A few research groups have proposed the concept of cancer stem cell heterogeneity. For example, phenotypic plasticity of cancer stem cells (CSC) was demonstrated in melanoma and acute myelogenous leukemia. Yet another heterogeneity phenomenon – stochastic phenotypic switching of any cancer cell into CSC, was recently proposed:
… a recently proposed hypothesis states that phenotypes in a cancer cell population are not static but can switch stochastically. The idea underlying this phenotypic switching hypothesis is that any biological system is subject to a varying degree of noise in key signalling pathways that may lead to heritable changes in gene expression through epigenetic mechanisms.
Hence, if phenotypic switching is reversible, most cells should have the potential to adopt a stem cell like phenotype accounting for the high proportion of cells able to seed tumors in severely immunocompromise animals.
However, the recent study, published in Scientific Reports offers a new explanation of reversible markers expression by CSC:
Our conclusion is that the observation of reversible expression of surface markers after sorting does not provide sufficient evidence in support of phenotypic switching.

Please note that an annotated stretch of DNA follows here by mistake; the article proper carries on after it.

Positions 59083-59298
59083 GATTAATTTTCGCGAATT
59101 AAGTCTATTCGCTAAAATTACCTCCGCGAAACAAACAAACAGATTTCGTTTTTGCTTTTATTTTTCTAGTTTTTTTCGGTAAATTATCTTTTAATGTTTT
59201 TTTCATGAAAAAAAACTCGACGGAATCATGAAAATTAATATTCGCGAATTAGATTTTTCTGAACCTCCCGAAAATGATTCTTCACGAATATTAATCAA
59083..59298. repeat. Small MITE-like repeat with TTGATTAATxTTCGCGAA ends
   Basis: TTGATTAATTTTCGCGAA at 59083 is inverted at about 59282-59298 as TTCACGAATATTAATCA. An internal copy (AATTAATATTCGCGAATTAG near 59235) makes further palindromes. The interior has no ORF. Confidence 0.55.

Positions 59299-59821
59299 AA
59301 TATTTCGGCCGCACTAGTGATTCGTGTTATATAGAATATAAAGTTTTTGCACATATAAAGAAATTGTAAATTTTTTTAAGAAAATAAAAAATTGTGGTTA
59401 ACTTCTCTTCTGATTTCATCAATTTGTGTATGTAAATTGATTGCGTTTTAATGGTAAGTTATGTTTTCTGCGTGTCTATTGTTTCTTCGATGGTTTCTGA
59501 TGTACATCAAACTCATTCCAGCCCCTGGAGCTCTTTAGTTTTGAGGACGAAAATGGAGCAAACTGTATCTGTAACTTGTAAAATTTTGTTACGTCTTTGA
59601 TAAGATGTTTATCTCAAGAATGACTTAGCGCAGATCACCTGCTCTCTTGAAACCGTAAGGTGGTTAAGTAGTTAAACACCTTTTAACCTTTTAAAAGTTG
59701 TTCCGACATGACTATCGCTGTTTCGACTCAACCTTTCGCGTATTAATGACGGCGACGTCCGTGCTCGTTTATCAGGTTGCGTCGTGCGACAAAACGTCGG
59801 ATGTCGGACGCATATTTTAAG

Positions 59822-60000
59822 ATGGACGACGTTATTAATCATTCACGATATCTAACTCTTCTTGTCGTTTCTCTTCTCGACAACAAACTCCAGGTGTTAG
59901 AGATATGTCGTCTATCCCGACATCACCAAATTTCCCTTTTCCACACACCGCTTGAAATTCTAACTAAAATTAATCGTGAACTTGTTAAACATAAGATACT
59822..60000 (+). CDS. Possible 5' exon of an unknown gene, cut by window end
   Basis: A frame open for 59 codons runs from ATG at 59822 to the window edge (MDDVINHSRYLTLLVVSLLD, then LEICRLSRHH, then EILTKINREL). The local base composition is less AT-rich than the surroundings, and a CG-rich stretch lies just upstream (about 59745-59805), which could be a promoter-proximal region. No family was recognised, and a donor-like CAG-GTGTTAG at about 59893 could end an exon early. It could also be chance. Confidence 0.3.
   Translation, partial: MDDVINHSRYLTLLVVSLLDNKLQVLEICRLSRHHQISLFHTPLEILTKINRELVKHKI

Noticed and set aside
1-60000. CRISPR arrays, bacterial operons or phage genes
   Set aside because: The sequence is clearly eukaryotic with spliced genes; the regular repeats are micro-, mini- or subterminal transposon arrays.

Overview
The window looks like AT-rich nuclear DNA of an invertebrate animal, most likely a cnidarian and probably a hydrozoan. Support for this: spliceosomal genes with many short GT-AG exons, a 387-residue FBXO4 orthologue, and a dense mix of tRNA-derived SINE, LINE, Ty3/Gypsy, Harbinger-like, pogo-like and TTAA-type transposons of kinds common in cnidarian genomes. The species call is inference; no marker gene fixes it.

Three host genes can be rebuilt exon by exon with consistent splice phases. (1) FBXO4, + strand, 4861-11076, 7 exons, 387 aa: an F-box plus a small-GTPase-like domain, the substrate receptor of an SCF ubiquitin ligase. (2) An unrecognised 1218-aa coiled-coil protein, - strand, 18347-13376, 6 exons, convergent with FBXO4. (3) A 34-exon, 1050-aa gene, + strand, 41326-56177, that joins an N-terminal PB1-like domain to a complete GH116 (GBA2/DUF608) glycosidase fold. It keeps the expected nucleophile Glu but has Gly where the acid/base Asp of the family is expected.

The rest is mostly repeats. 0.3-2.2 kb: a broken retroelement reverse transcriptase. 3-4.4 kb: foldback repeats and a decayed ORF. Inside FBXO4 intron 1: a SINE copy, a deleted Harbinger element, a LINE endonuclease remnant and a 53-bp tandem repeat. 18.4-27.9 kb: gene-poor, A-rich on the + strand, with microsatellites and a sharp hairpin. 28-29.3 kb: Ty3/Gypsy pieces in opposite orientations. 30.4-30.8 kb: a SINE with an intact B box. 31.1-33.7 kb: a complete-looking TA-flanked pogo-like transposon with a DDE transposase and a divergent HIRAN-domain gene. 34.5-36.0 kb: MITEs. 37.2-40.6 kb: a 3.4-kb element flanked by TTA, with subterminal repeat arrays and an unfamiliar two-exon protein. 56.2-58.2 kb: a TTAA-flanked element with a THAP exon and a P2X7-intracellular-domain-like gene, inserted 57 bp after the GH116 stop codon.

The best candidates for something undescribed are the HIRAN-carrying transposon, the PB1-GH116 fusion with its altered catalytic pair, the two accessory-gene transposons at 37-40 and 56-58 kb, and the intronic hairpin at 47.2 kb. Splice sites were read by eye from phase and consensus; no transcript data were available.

The authors applied a mathematical model to explain heterogeneity in studies based of sorted CSC:
The operative identification of CSCs relies on stem cell markers, but their absolute accuracy is far from being guaranteed. Our proposal is to assume that putative CSC markers are imperfect and derive the experimental consequences of this assumption (See Fig. 1B). An imperfect marker yields a marker-positive subpopulation that is CSC rich, but does not allow to eliminate all CSCs from the marker-negative subpopulation. The few CSCs present in the marker-negative subpopulation will drive tumor growth and re-establish a marker-positive subpopulation in the tumor.
So, the authors challenges mainly Lander’s hypothesis. The study doesn’t exclude the possibility that CSC could have many different surface markers and switch their expression during cancer progression.
The authors argue that “imperfect marker model” explains heterogeneity of sorted CSC better than “phenotypic switching” or “sorting error” models.
Very interesting study, worth reading.